Stop throwing blame back in the face of those oppressed. Looking at the bigger picture doesn’t abdicate personal responsibility, we own our actions, but recognizing the systems that created the inequalities are where we need to start in order to change them. Disparity limits opportunity.

These systems don’t operate in a vacuum. We are not meant to blindly believe in our political parties, or elected officials. We have the right to protest and demand fairness, equality, and the equitable distribution of power. It is our duty, especially when you are in the majority. We (wave your hand in the air with me pale faces) have the power and responsibility to vote to protect those our privilege of majority hurts. You have the power too my friends of all ethnicities (well, you know when congressional districts aren’t being redrawn to deny it).

Everyone must regard the process with respect and acknowledge that it can and should be the means with which we enact change. You do matter, your vote and voice matter. Protest are part of that process. Riots are not. Rich white men (looking at you Koch brothers, Wall Street and the GOP) you need to back the fuck off. Your interference is a form of looting and no less senseless and destructive to the fabric of our communities as riots. Clearly, money and politics do not mix. Voting money out of our system is the only way to ensure all voices are heard.

Start with a no-brainer–NO LOBBYING ALLOWED. Then, stop screwing around with voter rights GOP. Really? Come-on, suppression of voting rights should not be a political strategy. If you can’t win on the merits of your political policies, change them, not who gets to vote. And let’s set real term limits, and PACS, and contributions by companies…I could go on, and on here.

Ugh! Politics, I know, who wants to face that lot. No matter your agenda, liberal, conservative, moderate, be fair to all. Politician’s used to understand that the most important tool in their arsenal was compromise. Now, it seems to be derision, fear-mongering, and illusion.

We the People

Every life matters, Brown’s and Wilson’s. If you don’t work to better the lives of all members of our community the entire system will remain unbalanced and inherently unfair. This is not what our country stands for.

We the People? What a mixed message American culture has. What symbol stands uniquely for America more than the Statue of Liberty? Do you know what’s written on the brass plaque just inside our lovely lady liberty? A sonnet,  “The New Colossus” by Emma Lazarus. The second half reads,

“Keep, ancient lands, your storied pomp!” cries she
With silent lips. “Give me your tired, your poor,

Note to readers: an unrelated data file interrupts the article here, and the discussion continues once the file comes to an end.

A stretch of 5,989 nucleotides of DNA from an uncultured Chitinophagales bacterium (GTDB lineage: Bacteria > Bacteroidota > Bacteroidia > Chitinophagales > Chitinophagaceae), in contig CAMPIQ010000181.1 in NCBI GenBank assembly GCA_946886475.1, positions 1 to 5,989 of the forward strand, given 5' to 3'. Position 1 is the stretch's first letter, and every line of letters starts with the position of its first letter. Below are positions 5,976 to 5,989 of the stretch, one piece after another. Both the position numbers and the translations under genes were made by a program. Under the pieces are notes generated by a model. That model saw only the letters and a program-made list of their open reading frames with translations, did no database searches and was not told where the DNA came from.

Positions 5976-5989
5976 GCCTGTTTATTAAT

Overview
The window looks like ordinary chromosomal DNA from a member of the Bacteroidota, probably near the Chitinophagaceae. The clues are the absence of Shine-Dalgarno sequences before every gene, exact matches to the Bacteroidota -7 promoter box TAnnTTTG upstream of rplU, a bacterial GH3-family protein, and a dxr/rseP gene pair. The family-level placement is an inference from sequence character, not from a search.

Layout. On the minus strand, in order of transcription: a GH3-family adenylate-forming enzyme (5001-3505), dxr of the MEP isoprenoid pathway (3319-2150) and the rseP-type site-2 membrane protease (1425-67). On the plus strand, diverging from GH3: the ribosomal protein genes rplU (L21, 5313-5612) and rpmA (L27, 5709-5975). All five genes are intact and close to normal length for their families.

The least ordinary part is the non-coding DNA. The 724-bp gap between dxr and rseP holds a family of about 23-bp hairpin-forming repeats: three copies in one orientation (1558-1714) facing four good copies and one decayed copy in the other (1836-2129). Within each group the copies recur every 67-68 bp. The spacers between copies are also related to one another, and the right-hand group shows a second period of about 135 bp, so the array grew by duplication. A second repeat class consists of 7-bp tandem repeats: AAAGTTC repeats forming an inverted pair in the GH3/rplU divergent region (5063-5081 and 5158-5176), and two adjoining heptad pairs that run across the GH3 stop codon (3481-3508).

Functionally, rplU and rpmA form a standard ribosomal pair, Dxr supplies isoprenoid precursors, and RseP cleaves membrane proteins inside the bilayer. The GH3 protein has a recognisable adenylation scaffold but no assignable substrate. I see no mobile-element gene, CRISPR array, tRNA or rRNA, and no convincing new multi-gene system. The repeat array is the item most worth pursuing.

Your huddled masses yearning to breathe free,
The wretched refuse of your teeming shore.
Send these, the homeless, tempest-tost to me,
I lift my lamp beside the golden door!”

Do you remember that? Remember when being the melting pot of the world was something we took pride in? Now we’re keeping families apart, building walls to keep them out instead of opening our arms to help them. Why? I think a lot has to do with how much has been taken away from us by the richest in our nation. That we feel the need to defend what little we have, even from each other, but especially from anyone new coming here. This the direct result of the financial crisis a majority of Americans find themselves in. Everyone is afraid of losing anymore ground.

True Colors

Like science deniers (do not get me started on that) many whites “believe,” there is no validity to white privilege. That they are not recipients of privilege by the very virtue of being white. They are truly color blind and not in an altruistic state some like to claim either.

Color-blindness is a deficiency of vision, an inability to see differences, a fault in development. Not seeing what others value of themselves is an insult. Color blindness is denial of anothers right to be seen on their own terms.

Of course we are different and we should be, culturally, ethnically, musically, athletically, and by every other defining facet to being human. That’s the fun stuff, our differences. It’s what makes us interesting and challenging.

Geez, I’m white, I can’t change that. What can you do?

Change the lens with which you view the world. Not to be blind to the differences but to see them more clearly, learn from them, be enriched by them. By focusing on our differences you bring attention to the contrasts, negative and positive.

For specific ways in which whites can become allies in the fight to end racism…

Try these resources:

http://www.theroot.com/articles/culture/2014/08/ferguson_how_white_people_can_be_allies.html

http://mic.com/articles/97900/10-simple-rules-for-being-a-non-racist-white-person

http://www.tolerance.org/supplement/white-anti-racism-living-legacy

http://bmoreantiracist.org/white-people/29-stupid-things-white-people-do-and-what-we-can-do-instead/

 

I recently came across this food blogger who is addresses racism in a much better way than I ever could. You know, without hitting you over the head with her opinion like I do. People are much more likely to hear you if you aren’t screaming at them about what jerks they are for not thinking the way you do.

So, for an excellent discussion on race (and bonus! delicious recipes and lovely photos) check out the eloquent Julie Ruble at Willow Bird Baking.